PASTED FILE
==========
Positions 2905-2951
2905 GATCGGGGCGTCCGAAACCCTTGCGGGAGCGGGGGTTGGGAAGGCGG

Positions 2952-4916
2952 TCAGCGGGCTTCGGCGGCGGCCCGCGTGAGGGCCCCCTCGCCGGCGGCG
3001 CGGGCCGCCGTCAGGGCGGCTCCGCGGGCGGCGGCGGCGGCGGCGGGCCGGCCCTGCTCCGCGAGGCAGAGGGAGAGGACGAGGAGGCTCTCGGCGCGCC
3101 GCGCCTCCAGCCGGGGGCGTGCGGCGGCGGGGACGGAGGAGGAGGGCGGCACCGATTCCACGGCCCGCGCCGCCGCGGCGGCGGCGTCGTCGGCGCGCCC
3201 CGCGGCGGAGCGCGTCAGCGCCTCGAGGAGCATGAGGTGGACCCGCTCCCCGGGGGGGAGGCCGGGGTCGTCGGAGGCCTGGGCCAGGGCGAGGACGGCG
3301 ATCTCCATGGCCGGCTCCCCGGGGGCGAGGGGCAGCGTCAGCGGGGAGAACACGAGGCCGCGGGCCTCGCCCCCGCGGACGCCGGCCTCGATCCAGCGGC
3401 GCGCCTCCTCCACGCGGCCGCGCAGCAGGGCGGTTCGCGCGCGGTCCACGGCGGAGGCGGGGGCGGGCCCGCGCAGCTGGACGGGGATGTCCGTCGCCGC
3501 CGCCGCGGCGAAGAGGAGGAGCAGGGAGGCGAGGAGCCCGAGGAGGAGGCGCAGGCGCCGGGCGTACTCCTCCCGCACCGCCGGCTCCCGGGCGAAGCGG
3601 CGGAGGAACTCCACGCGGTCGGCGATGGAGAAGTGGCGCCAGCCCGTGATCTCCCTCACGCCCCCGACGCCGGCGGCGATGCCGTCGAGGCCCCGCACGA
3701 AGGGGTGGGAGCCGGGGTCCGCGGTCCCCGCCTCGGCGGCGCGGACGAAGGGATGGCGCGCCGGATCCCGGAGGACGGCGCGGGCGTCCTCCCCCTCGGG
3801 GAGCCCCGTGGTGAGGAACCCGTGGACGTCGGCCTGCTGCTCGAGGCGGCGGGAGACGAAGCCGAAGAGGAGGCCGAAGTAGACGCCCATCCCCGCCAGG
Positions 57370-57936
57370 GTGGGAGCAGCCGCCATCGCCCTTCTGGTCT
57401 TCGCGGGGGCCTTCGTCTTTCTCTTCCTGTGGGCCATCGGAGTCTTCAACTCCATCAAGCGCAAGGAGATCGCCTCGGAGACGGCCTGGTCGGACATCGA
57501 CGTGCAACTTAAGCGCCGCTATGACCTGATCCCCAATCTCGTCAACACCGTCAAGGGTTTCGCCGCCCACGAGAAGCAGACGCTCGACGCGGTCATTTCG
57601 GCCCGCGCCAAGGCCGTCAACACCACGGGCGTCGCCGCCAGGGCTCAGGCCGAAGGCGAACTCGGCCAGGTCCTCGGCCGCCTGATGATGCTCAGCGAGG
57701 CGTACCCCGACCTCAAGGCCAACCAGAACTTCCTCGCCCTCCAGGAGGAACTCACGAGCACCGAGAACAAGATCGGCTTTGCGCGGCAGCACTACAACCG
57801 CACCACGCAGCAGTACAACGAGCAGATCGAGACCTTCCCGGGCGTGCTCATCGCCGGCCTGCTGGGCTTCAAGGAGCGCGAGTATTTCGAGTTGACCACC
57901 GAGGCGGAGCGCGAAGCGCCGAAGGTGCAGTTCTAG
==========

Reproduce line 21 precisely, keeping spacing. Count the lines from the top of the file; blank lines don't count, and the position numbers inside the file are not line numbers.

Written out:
57901 GAGGCGGAGCGCGAAGCGCCGAAGGTGCAGTTCTAG